Poker and wads of money are considered to be synonymous, but what is often ignored is the hard work and talent of the poker players that goes into making that kind of money. As they say ‘Rome wasn’t built in a day’ today we are daring to twist it into ‘Phil Ivey wasn’t built in a day.’
Sounds strange? Of everything else, why Ivey?! Well, because this player’s net worth from poker is sure to blow your mind (and maybe even make you feel a little poor!) But he did not get rich from day one. It is his years of hard work and consistency that has brought him where he is today, and also made him known to us as Phil Ivey—The G.O.A.T.
So before we jump into Phil Ivey’s net worth in the year 2024, let us first look at where Ivey was and how he rose to stardom in the poker arena.
Ivey was born on the 1st February 1977 as Phillip Dennis Ivey Jr. He was born in Riverside California, however, his parents moved to Roselle, New Jersey when he was an infant, and that is where he eventually grew up.
He went to Old Bridge High School in New Jersey and graduated from there. As a teenager Ivey worked in a telemarketing firm located in New Brunswick, New Jersey. By then he had developed an interest for poker and played against his co-workers.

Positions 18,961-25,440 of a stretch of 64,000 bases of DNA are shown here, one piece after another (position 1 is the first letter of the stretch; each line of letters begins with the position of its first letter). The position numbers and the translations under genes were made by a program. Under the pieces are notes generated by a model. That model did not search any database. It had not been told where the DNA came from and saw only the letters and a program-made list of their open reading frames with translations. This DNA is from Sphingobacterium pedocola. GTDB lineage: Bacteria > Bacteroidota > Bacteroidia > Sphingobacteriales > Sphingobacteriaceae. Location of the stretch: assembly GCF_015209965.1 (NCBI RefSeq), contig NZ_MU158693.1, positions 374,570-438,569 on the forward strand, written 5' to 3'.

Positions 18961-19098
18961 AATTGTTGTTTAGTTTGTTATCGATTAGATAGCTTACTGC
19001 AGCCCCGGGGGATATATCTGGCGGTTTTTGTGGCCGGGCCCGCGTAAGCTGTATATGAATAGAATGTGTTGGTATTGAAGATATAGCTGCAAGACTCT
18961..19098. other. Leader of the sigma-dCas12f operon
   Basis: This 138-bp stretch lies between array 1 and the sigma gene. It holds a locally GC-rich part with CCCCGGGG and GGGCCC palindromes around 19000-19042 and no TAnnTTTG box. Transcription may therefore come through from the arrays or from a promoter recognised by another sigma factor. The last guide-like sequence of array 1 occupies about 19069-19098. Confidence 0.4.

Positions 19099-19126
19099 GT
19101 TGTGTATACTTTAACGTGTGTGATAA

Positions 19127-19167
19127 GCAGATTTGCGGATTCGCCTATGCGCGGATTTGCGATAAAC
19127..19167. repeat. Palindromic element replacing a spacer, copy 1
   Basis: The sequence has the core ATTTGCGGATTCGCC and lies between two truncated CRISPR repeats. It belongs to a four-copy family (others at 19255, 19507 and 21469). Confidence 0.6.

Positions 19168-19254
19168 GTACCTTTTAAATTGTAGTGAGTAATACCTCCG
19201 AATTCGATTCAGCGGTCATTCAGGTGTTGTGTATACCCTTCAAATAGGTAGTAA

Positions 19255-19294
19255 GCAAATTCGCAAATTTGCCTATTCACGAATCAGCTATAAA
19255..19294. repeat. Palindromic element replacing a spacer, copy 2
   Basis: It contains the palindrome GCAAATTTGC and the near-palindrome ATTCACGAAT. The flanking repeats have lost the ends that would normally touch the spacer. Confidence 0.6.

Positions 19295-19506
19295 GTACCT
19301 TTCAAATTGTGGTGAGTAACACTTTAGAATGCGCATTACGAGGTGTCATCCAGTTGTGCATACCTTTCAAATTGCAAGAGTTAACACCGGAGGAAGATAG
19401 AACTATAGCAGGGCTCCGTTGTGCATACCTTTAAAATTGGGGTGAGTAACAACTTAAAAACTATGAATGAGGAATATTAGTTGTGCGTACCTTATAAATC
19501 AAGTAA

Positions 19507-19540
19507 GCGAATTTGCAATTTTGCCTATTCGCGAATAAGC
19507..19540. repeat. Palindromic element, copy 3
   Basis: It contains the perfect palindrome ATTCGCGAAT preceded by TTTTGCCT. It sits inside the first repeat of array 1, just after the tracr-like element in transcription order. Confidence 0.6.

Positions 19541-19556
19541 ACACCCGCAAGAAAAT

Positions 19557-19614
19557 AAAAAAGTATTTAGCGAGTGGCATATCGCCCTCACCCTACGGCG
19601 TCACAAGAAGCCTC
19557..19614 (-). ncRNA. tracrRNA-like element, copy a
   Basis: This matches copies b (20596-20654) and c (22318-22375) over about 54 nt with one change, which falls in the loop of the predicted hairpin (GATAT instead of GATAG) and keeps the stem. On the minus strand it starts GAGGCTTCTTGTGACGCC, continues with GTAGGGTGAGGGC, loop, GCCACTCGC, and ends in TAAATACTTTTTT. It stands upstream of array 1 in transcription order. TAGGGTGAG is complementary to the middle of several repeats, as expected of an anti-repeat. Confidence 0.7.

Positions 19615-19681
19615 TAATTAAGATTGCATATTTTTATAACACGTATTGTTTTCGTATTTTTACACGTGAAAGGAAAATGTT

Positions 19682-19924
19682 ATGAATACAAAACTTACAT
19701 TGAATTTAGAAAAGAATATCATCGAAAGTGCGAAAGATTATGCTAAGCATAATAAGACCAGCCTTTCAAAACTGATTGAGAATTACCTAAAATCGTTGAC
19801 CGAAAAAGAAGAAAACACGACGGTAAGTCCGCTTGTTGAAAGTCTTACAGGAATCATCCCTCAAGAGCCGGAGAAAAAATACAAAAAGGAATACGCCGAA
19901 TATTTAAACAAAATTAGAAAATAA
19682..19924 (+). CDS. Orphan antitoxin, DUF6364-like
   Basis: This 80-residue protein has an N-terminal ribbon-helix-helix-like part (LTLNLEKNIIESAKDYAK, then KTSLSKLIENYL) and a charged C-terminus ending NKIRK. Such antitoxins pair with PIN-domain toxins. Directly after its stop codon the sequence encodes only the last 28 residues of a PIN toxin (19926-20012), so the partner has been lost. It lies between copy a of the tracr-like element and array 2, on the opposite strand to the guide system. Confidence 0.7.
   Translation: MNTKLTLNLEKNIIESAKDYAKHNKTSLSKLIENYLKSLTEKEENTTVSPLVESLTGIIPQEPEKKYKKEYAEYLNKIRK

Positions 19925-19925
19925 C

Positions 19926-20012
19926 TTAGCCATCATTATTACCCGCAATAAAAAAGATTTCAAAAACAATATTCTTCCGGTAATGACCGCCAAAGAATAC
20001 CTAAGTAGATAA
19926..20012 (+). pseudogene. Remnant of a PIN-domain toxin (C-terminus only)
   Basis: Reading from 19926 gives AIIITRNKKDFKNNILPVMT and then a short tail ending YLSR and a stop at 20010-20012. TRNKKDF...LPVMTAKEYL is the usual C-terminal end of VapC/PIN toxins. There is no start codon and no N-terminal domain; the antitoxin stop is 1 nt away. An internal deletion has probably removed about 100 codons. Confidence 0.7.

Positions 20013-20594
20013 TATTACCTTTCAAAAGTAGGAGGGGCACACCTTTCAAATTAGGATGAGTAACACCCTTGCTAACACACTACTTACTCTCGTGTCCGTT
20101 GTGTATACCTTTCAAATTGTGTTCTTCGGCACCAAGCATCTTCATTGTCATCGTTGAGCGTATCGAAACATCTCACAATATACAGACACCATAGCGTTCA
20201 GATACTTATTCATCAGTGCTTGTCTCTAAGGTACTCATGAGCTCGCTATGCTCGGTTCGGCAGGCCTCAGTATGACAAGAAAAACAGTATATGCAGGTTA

Ivey was introduced to poker at a young age (eight-year-old), by his grandfather. Grandpa Ivey and little Ivey spent a lot of their time playing 5-Card Stud and even placing some money for the stakes.
Interestingly, Ivey Jr turned out to be a natural player, and played smartly to win games on his own from a young age. As he grew older, his interest in the game only kept increasing and Ivey started playing poker professionally in Atlantic City, New Jersey, while he was still a teenager.
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Fondly regarded as the ‘Tiger Woods of Poker,’ Ivey flaunts an impressive collection of 10 World Series of Poker (WSOP) bracelets. One of his biggest accomplishments include winning three bracelets at the 2002 WSOP alone. This achievement earned him the nickname ‘The Phenom’ among the poker folks. He also holds other WSOP bracelets won in Pot Limit Omaha (PLO) events in 2000 and 2005.
In 2000, Ivey became the first person ever to beat Amarillo Slim at a WSOP final table heads-up. Also, this was Ivey’s maiden WSOP bracelet, making it all the more special. Apart from his top place finishes and bracelets, Ivey has also enjoyed great success at WSOP.
ALSO READ: List Of All Phil Ivey’s WSOP Bracelets
He finished among the top 25 four times at the WSOP between 2002 and 2009. One of his most memorable bracelet wins would be his sixth bracelet that he won after beating John Monnette in a long heads-up battle at the $2,500 No-Limit 2-7 Draw Lowball Event at the 2009 WSOP. In the same year, he went on to grab another bracelet in the $2,500 1/2 Seven Card Stud Hi/Lo 1/2 Omaha Hi/Lo event. This time he bested a field of 376 players, and finally defeated Ming Lee in the heads-up.